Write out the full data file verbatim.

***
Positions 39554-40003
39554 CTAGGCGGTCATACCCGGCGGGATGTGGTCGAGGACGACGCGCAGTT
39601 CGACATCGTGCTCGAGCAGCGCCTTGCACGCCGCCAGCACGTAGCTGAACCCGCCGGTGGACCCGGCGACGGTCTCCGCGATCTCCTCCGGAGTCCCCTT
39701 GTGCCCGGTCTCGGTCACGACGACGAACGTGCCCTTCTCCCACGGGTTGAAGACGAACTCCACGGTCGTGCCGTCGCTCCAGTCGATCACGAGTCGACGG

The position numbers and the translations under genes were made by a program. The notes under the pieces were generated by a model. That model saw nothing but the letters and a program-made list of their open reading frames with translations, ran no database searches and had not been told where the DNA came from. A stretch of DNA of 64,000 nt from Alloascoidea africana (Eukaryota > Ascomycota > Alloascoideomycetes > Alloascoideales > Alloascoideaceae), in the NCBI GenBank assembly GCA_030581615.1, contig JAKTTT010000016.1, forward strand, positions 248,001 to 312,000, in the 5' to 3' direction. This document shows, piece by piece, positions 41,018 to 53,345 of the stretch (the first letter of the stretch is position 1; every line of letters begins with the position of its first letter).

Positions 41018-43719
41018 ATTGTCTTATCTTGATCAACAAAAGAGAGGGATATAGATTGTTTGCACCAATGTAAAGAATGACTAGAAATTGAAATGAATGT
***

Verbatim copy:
Positions 39554-40003
39554 CTAGGCGGTCATACCCGGCGGGATGTGGTCGAGGACGACGCGCAGTT
39601 CGACATCGTGCTCGAGCAGCGCCTTGCACGCCGCCAGCACGTAGCTGAACCCGCCGGTGGACCCGGCGACGGTCTCCGCGATCTCCTCCGGAGTCCCCTT
39701 GTGCCCGGTCTCGGTCACGACGACGAACGTGCCCTTCTCCCACGGGTTGAAGACGAACTCCACGGTCGTGCCGTCGCTCCAGTCGATCACGAGTCGACGG

The position numbers and the translations under genes were made by a program. The notes under the pieces were generated by a model. That model saw nothing but the letters and a program-made list of their open reading frames with translations, ran no database searches and had not been told where the DNA came from. A stretch of DNA of 64,000 nt from Alloascoidea africana (Eukaryota > Ascomycota > Alloascoideomycetes > Alloascoideales > Alloascoideaceae), in the NCBI GenBank assembly GCA_030581615.1, contig JAKTTT010000016.1, forward strand, positions 248,001 to 312,000, in the 5' to 3' direction. This document shows, piece by piece, positions 41,018 to 53,345 of the stretch (the first letter of the stretch is position 1; every line of letters begins with the position of its first letter).

Positions 41018-43719
41018 ATTGTCTTATCTTGATCAACAAAAGAGAGGGATATAGATTGTTTGCACCAATGTAAAGAATGACTAGAAATTGAAATGAATGT